* Please keep in mind that all text is machine-generated, we do not bear any responsibility, and you should always get advice from professionals before taking any actions.

* Please keep in mind that all text is machine-generated, we do not bear any responsibility, and you should always get advice from professionals before taking any actions

Plot

Karen SILKWOOD, worker at Kerr-McGee Cimarron Fuel Fabrication Site, shares a ramshackle house with two co-workers, her boyfriend Drew Stephens and her lesbian friend Dolly Pelliker. She makes MOX Fuel rods for nuclear reactors, where she deals with the threat of exposure to radiation. She has become a union activist, concerned that corporate practices may adversely affect the health of workers. She is also engaged in conflict with her former common-law husband in an effort to have more time with their three children. Because the plant has ostensibly fallen behind on major contract-fabricating MOX Fuel rods for the breeder reactor at Hanford Site-employees are required to work long hours and weekends of overtime. She believes that managers are falsifying safety reports and cutting corners wherever possible, risking the welfare of personnel. Karen approaches the union with her concerns and becomes active in lobbying for safeguards. She travel to Washington, DC to testify before the Atomic Energy Commission. She interacts with union officials who appear to be more interested in the publicity she is generating than her welfare and that of her co-workers. When SILKWOOD and other workers become contaminated by radiation, plant officials try to blame her for the incident. When she saw weld sample radiographies of fuel rods being retouched to hide shoddy work, and that records of inadequate safety measures had been alter, she decided to investigate further herself. Complications arise in her personal life when Angela, funeral parlor beautician, joins the household as Dolly's lover. Unable to deal with SILKWOOD's obsession with gathering evidence, and suspecting her of infidelities, draw move out. Once she feels she has gathered sufficient documentation, SILKWOOD contacts a reporter from New York Times and arranges a nighttime meeting. In the film's final moments, SILKWOOD leaves a union meeting, carrying documentation of her findings on her way to meet with journalist. She see approaching headlights in her rear-view mirror. The scene fades out as lights draw up so close that they distract and blind her, preventing her from seeing the road ahead. The scene fades again in the aftermath of her fatal one-car crash. There are no documents to be found in the car wreck.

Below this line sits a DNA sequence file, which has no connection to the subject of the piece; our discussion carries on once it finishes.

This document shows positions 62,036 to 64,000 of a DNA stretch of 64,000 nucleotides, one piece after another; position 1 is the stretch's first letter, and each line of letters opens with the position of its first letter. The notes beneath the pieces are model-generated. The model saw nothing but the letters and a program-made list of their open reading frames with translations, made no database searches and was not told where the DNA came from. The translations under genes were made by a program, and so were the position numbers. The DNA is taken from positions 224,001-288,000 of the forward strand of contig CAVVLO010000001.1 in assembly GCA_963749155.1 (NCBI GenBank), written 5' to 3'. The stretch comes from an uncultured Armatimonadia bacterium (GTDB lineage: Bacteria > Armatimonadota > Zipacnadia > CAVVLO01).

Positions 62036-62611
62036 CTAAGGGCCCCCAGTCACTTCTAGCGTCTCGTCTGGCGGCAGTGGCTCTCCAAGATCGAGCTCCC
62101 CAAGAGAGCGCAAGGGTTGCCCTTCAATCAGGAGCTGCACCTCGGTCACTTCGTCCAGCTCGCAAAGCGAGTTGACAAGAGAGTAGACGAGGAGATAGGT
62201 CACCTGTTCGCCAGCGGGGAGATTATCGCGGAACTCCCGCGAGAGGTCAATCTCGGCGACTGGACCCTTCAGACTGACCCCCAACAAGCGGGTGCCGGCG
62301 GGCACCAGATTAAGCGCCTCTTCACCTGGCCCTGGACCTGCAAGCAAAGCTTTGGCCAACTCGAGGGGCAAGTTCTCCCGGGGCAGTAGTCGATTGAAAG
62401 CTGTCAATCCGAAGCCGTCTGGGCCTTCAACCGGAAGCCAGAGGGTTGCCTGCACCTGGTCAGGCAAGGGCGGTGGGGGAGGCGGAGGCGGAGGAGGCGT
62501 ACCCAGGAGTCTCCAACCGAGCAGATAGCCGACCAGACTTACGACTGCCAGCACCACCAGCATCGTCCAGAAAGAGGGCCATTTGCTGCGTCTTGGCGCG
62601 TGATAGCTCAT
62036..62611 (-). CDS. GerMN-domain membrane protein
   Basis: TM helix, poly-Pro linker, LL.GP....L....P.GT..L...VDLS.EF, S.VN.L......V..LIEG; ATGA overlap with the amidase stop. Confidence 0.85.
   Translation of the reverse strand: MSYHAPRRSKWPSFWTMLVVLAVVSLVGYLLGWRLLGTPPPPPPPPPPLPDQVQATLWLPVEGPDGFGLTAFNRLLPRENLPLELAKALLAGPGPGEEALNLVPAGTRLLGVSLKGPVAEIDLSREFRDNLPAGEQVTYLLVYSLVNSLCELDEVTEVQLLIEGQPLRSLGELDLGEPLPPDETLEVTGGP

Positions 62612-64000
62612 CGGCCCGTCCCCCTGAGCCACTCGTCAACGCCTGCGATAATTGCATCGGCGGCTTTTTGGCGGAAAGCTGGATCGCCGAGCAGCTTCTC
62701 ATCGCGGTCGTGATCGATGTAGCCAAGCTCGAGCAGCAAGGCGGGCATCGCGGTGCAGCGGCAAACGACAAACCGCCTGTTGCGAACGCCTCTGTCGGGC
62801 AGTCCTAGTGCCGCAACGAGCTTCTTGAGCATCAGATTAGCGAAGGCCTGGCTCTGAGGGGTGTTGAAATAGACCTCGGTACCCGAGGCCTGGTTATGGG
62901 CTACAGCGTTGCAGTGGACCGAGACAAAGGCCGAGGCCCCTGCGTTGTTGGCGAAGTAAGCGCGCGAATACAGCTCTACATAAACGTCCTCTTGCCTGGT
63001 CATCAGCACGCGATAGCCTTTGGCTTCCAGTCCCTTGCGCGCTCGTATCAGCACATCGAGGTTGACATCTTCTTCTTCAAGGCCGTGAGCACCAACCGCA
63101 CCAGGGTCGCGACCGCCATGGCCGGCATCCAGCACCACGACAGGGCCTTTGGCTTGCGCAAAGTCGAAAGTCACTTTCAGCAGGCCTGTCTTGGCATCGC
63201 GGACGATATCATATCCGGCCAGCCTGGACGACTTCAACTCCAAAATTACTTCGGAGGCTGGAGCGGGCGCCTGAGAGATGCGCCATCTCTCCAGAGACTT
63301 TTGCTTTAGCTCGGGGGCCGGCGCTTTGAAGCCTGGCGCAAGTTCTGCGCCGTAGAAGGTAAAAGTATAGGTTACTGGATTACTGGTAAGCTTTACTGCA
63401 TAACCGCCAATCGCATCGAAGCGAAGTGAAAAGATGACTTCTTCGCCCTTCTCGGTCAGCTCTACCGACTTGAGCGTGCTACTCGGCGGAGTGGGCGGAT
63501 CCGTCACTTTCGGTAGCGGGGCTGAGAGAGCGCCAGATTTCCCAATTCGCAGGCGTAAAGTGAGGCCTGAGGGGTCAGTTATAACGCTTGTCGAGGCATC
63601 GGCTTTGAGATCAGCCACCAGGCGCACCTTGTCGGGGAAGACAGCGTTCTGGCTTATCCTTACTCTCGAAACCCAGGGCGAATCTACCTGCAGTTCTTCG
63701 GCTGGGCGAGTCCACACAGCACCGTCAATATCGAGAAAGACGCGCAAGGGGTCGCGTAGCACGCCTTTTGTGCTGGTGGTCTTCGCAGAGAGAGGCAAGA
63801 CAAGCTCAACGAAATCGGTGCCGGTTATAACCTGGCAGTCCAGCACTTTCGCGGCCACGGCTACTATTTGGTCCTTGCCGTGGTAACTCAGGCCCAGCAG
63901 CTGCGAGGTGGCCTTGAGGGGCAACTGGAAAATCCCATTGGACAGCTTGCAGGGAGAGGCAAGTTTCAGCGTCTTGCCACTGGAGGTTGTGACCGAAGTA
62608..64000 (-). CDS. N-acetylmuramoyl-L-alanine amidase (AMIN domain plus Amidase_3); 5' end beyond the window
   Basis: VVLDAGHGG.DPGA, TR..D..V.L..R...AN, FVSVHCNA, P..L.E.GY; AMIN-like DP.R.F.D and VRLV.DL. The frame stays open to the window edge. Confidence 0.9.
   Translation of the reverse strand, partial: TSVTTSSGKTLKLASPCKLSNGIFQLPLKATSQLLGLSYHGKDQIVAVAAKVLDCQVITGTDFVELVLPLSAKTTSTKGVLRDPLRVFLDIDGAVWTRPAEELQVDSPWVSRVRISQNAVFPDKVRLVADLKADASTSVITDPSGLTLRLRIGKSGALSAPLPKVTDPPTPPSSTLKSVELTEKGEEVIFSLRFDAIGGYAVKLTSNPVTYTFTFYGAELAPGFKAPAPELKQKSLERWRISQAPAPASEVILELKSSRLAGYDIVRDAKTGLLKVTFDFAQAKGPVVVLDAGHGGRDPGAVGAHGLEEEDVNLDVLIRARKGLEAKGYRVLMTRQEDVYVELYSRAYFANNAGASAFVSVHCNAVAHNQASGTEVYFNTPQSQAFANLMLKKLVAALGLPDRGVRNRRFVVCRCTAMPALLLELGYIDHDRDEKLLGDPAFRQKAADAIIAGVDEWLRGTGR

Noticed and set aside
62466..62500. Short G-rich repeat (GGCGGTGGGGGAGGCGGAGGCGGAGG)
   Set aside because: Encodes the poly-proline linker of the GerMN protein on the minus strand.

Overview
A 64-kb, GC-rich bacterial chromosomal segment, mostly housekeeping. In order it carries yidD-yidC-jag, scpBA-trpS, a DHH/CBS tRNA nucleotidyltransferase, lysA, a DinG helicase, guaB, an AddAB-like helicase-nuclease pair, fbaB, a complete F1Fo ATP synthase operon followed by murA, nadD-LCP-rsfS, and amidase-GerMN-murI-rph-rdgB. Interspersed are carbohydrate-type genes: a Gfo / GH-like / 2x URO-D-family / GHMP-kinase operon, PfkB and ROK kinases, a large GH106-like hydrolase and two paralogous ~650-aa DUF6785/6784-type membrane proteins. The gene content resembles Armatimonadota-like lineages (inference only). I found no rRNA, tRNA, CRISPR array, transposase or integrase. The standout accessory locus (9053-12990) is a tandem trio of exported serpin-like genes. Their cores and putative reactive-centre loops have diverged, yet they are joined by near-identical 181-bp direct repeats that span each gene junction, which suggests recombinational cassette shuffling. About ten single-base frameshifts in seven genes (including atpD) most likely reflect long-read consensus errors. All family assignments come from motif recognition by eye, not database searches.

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* Please keep in mind that all text is machine-generated, we do not bear any responsibility, and you should always get advice from professionals before taking any actions